Forty-six million Americans have quit smoking for good! Ready to join them? Keep watching! Smoking is responsible for 1 in 5 deaths in America, killing 400,000 people every year. But here's the good news: Your body starts to feel the positive effects of quitting just 20 minutes after you do it! Because smoking is both physically and psychologically addicting, it's a hard habit to breakbut having a plan can help. Once you've made the decision to quit, it helps to prepare yourself by understanding your personal addiction. Try keeping a smoking journal for a few days, recording every cigarette you smoke, how you felt and why you did it. Most smokers notice a pattern to their habit. By becoming aware of when you're likely to smoke, you can plan to change your environment to avoid or weaken the temptation. After you've identified your triggers, you're probably ready to take the plunge. Start by setting a quitting date and stick to it. Be sure that your environment is welcoming to a non-smoker by that date. Discard all cigarettes, ashtrays, and lighters in your home, car and office. As you prepare to give up smoking, remember that you probably didn't start on your ownand you don't have to quit on your own, either! Enlist the aid of family and friends. Request that fellow smokers not offer you cigarettes, and that they not smoke around you. Do not let anyone smoke in your home. And remember that smoking journal? Get it out, read it over, and prepare to come up with new behaviors to adjust your routine and avoid your triggers. For example, if you're used to smoking after a meal, come up with a new ritual, such as taking a walk or brushing your teeth. Avoid places where you used to smoke, like bars and parks. This could be a great opportunity to find a new favorite place to spend time! Be prepared for urges and have cigarette substitutes on hand. Sugar-free candy, gum, breath mints, and even toothpicks, can keep your mouth busy and help you fight the urge to smoke. While you're quitting, it can help to enlist the aid of medication, such as nicotine gum, a nicotine inhaler, or a nicotine patch. Many cessation aids are available over-the-counter, but you should still talk to your doctor about what's right for you. These medications can more than double your chances of quitting for good, but you must use them correctly: It is vitally important NOT to smoke while you're using nicotine substitutes. As you quit, it's important to be prepared for the possibility that you may relapse, and that's okay. Most people try to quit smoking several times before they succeed. Just take note of why you gave in-was it a cocktail, other smokers, a bad day?-and try to remember that this trigger was too much for you. Quitting a longtime smoking habit can be incredibly difficult, but the lifelong benefits of doing so are worth the effort. Talk to your doctor about devising a smoking cessation plan that will work for you.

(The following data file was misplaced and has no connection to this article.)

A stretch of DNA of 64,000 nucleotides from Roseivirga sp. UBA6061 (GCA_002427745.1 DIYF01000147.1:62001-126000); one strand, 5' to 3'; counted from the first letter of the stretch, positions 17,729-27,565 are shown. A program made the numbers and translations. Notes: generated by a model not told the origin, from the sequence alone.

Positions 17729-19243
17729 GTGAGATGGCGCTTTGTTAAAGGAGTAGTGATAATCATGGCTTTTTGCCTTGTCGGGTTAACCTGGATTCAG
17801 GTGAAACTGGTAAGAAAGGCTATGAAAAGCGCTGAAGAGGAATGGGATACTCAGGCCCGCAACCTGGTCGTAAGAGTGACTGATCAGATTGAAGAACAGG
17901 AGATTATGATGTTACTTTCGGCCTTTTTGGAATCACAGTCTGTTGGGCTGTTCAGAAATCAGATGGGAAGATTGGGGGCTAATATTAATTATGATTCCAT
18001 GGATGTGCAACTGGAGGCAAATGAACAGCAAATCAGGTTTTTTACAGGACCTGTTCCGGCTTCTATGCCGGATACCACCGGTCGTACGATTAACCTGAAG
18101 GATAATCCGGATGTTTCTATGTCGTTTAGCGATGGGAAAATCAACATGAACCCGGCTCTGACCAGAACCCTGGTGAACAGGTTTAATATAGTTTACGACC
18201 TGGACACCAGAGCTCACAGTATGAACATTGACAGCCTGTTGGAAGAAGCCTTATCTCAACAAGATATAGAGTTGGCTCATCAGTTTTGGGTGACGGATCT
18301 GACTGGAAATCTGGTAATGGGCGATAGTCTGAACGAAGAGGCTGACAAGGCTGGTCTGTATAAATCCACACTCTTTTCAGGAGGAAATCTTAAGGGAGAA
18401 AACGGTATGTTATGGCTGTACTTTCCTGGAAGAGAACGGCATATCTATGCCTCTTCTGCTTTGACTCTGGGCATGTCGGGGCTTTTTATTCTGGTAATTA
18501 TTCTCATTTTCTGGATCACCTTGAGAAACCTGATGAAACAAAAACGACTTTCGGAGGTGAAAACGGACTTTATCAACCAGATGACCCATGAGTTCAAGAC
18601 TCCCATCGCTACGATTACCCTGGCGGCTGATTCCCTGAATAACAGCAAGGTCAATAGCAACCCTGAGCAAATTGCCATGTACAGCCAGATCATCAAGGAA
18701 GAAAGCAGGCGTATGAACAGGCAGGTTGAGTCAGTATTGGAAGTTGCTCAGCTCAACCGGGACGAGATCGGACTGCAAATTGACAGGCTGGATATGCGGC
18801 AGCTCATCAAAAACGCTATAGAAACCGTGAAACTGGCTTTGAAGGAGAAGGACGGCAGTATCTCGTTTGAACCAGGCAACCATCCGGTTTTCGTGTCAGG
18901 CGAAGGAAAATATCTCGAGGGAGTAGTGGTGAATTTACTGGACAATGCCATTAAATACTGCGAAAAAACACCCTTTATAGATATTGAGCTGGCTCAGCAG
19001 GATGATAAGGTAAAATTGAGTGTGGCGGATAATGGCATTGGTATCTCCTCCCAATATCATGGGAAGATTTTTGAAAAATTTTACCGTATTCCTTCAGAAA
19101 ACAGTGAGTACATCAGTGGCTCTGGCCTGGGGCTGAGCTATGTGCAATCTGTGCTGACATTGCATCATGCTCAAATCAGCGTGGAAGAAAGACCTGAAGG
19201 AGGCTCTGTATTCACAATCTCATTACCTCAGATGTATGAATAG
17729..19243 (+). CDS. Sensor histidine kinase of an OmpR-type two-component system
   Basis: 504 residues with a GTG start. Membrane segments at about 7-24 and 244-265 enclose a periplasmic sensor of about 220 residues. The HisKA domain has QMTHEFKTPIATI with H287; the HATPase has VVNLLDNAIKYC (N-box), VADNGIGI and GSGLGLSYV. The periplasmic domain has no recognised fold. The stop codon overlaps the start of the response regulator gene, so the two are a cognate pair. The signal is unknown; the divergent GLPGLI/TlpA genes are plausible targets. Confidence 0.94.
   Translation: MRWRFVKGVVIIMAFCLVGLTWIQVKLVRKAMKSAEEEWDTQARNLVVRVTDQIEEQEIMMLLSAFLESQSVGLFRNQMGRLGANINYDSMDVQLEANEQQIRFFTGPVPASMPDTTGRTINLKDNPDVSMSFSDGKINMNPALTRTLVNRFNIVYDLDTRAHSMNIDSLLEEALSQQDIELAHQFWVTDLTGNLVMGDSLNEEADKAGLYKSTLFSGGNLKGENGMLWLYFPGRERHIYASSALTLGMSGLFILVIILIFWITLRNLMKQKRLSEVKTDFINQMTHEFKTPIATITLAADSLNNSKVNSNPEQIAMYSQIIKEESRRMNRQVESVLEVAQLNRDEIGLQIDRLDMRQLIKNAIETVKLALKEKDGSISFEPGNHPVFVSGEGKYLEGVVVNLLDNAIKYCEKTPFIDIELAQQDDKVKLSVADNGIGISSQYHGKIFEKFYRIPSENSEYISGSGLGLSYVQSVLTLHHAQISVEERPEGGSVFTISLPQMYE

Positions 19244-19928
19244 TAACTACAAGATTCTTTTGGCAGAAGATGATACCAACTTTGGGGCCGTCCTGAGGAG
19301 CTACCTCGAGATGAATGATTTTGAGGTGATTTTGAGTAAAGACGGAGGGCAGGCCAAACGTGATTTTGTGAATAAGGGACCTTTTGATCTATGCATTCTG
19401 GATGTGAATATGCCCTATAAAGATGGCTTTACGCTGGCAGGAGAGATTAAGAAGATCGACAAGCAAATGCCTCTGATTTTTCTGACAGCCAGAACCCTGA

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Last Updated:December 20, 2012